Ruiz, who volunteers as a site steward in southeastern Utah for the U.S. Bureau of Land Management, concluded his last interview a year ago, then gathered scenic shots, including time lapses and aerial overviews with a drone.
Perhaps Ruiz’s favorite interviewee was Blanding, Utah, resident Winston Hurst, a semi-retired consulting archaeologist. Hurst grew up in Blanding in the early 1960s, when protecting sites was not a concern.
“When you were 12, you got a .22, and you hunted rabbits, and you collected artifacts,” Hurst said in a phone interview. “It was in our bones.”
He quickly changed his views once he began work as a professional in 1973. But he looks back fondly at those days.
“I’d spend a day or two until the silence got creepy, and then I’d fly back to civilization and go see a movie or something,” Hurst said.
When you’re with one or more people, “Everything becomes a stage setting for the social interactions. Everything fades to the background. Once you’re alone, eyeball to eyeball with the world, it’s a whole different place. You see things in a whole different way. That’s when it’s at its best. That’s the thing about it I miss the most,” Hurst said.
It’s easy to cringe when he talks about “the greening of San Juan County,” meaning the proliferation of Colorado license plates. But each footfall has been followed by others, almost exponentially. Even with love and respect, the human invasion has an effect.
People either innocently taking a potsherd or purposely looting both are “vectors of death” that are sterilizing the archaeological landscape, Hurst said.
Ewing, the FCM director, was a member of the San Juan County Lands Council, which developed three alternatives that were presented at public open houses in November. County commissioners now are crafting the final proposal. The plan includes not just protecting landscapes but settling where ranching and resource development can occur.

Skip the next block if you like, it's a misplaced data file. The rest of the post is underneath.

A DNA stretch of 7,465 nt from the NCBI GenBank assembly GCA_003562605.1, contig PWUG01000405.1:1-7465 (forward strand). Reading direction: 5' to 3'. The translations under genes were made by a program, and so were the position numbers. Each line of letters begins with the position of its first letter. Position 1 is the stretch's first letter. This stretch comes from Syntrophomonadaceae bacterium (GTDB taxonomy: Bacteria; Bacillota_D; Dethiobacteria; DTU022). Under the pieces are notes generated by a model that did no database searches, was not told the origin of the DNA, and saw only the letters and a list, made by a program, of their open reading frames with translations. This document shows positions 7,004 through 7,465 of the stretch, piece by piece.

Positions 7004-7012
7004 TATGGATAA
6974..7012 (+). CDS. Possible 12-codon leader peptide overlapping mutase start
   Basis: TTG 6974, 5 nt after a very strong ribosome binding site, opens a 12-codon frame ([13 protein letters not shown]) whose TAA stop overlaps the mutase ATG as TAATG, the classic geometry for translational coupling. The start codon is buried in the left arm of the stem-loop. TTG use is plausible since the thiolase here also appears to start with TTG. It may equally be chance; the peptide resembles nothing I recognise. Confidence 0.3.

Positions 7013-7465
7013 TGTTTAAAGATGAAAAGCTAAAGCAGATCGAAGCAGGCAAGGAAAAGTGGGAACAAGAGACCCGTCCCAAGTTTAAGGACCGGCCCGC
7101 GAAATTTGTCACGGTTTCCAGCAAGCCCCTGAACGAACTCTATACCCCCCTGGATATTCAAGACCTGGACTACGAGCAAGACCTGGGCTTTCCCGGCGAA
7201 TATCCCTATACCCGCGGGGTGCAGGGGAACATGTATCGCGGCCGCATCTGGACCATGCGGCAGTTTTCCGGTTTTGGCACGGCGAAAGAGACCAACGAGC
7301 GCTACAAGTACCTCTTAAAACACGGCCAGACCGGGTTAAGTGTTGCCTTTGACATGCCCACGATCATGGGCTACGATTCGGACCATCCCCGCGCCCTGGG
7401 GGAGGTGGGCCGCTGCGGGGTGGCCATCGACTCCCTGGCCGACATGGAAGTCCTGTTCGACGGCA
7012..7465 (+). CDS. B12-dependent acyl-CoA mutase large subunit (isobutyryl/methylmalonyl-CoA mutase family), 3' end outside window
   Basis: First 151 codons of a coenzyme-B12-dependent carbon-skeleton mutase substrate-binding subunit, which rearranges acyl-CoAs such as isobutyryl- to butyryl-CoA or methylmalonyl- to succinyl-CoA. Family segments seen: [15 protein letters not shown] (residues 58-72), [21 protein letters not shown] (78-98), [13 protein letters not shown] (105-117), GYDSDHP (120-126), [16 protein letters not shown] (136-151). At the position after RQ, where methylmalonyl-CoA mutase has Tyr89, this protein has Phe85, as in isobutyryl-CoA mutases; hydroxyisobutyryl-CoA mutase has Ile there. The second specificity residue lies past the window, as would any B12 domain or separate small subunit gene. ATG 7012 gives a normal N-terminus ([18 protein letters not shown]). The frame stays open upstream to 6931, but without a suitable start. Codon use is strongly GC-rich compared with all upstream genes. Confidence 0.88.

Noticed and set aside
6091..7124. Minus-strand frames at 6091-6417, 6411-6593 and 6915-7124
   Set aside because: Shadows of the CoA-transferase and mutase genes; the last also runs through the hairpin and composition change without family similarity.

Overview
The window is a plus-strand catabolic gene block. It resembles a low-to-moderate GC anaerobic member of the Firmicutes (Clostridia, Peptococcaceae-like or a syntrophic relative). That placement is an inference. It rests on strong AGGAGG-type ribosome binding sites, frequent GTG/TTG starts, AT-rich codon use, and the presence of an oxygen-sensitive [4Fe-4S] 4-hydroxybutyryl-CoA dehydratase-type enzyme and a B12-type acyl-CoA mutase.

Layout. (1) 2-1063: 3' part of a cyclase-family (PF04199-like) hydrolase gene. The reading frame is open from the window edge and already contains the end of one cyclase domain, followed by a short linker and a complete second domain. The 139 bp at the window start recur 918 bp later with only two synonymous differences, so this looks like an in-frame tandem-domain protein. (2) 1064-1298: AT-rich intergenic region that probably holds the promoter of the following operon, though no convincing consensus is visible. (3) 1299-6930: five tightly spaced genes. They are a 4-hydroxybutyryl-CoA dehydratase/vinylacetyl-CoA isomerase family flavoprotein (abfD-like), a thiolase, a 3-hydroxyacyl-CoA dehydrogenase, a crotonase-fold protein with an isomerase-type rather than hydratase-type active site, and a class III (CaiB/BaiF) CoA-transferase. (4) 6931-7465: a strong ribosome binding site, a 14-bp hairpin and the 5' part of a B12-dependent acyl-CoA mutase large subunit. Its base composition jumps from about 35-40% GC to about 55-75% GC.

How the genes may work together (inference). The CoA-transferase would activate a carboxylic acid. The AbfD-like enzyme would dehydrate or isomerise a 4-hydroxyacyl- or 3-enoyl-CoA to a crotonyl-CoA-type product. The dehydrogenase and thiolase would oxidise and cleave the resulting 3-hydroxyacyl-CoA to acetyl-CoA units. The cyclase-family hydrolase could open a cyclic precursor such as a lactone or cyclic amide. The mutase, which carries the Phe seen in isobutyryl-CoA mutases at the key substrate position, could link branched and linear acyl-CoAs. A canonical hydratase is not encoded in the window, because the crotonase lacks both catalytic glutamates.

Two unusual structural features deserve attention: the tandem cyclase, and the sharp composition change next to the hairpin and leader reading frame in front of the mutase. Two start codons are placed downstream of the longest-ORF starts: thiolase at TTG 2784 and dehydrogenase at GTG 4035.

“For decades, unsettled land-use designations ... have fueled distrust and acrimony,” Bishop, R-Utah, says on his website.
Alternative “A,” which puts 468,000 acres of Cedar Mesa into a National Conservation Area, was agreed on by all the council members. Ewing is pushing for alternative “B” or even “C,” which puts 713,000 acres of Cedar Mesa into the conservation area.
If the initiative fails, a presidentially decreed national monument is a possibility, Ewing and others noted. A conservation area is more palatable to locals, because it gives them more say and control.
The hope, Ewing said, is that having more management resources that an NCA provides would prevent the “uneducated, unmanaged and unfunneled” visitation that is happening now.
“One thing that’s certain is that visitation is increasing and will continue to increase,” Ewing said. “Our hope is we can get our hands around that issue.”
To Hurst, neither scenario makes him happy: More rules that a federal designation would bring, or too many unsupervised people tromping the land.
“It’s so distasteful for me,” Hurst said. “I don’t see a future for it that makes me happy.
“The only thing that’s going to save it is for people to really understand why it matters and to get protective of it.”
John Peel writes a weekly human-interest column. email@example.com